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The Mobile Homeless in America

By: Luke Gilman | Other Posts by
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Ian Urbina had a great article in the NY Times a few days ago. Consider this statistic.

Last year was the first year on record, according to an annual study conducted by the National Low Income Housing Coalition, that a full-time worker at minimum wage could not afford a one-bedroom apartment anywhere in the country at average market rates.

From what I can tell, the NLIHC used 30% of income as the standard for housing affordability.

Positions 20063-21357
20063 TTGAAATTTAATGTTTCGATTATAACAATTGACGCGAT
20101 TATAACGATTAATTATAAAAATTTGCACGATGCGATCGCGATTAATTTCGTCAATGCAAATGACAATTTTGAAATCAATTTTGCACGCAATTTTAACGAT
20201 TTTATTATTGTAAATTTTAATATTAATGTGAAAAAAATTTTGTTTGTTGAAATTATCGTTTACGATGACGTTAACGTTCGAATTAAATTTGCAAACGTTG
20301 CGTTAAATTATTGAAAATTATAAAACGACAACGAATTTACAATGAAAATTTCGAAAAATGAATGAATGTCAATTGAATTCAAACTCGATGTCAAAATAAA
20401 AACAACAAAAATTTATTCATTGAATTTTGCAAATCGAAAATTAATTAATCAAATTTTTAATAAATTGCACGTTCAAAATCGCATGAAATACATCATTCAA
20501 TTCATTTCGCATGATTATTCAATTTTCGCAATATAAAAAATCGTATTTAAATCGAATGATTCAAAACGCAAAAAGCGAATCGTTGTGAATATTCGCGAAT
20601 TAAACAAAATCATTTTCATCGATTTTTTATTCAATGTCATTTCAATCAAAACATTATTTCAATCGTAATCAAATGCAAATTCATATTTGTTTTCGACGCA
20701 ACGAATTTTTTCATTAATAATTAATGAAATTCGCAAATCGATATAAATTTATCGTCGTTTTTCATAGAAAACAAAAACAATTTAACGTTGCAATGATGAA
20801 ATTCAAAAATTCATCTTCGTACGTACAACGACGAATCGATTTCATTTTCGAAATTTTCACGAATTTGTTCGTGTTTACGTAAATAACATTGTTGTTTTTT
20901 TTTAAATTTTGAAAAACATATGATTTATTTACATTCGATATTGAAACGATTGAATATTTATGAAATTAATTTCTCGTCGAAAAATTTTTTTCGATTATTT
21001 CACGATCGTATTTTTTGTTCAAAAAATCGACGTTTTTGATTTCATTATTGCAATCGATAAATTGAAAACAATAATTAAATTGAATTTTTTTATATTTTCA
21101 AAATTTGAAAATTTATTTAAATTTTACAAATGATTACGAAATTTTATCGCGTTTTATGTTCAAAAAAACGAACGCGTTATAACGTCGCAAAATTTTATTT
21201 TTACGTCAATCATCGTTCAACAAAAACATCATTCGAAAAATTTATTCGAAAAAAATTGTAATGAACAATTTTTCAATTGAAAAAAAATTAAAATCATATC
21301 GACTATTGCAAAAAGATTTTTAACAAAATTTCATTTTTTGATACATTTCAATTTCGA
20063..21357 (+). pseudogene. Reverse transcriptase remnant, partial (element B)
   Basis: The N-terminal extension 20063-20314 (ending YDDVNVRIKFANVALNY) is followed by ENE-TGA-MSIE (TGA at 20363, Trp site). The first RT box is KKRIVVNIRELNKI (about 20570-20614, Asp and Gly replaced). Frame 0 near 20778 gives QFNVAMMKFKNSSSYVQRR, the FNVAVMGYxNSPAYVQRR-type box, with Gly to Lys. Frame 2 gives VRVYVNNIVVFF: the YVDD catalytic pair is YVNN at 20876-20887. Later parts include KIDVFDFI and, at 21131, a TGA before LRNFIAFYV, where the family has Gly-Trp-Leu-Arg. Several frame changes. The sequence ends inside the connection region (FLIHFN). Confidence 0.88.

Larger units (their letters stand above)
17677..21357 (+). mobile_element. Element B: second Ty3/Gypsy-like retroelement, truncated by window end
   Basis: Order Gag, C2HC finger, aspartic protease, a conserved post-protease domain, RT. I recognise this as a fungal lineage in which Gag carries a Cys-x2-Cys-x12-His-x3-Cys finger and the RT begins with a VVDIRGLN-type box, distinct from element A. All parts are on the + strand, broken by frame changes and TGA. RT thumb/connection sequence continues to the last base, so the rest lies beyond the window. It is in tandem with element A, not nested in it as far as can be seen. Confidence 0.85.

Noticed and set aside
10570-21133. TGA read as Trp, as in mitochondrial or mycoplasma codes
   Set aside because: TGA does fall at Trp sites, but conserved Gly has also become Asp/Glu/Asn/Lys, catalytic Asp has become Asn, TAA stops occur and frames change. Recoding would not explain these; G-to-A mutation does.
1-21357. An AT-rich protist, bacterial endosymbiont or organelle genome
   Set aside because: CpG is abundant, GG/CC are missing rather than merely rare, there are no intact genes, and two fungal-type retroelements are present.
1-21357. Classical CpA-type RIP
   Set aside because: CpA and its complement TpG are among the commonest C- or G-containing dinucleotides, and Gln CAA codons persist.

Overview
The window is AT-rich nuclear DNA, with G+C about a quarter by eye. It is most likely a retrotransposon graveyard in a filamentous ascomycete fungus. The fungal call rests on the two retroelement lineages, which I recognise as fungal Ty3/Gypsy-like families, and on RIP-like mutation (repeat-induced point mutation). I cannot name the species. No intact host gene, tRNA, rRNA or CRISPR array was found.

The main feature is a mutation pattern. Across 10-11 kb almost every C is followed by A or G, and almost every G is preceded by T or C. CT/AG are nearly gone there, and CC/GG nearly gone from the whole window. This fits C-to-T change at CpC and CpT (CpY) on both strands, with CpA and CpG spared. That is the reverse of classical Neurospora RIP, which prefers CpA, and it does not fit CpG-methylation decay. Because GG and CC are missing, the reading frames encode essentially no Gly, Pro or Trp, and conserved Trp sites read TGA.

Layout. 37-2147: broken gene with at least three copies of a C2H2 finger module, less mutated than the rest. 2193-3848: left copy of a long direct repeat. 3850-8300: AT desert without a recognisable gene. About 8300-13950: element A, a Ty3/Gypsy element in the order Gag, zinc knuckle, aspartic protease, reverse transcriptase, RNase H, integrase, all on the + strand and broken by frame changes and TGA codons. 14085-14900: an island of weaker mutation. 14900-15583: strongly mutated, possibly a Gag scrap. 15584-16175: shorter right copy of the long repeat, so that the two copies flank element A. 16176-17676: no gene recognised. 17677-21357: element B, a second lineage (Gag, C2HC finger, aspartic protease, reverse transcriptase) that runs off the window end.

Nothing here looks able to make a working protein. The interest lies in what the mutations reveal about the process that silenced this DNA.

More disturbing, many municipalities have made it illegal to live in ones vehicle. “In 2001, officials in Lynnwood, Wash., a suburb of Seattle, passed an ordinance imposing penalties of 90 days in jail or fines of up to $1,000 against people caught living in their cars.” In light of this other fact – “Though the average duration of homelessness is four months, it tends to be shorter for the mobile homeless, experts say.” – Consider this perverse scenario:

A minimum wage-earner loses a job due to illness and is evicted from his/her apartment. According to the average, they may be back in a new home in under four months, unless of course, they get caught living in the interim and spent 3 months in jail, or deeper in debt.

Link: NY Times Keeping It Secret as the Family Car Becomes a Home

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Category: law, uncategorizable


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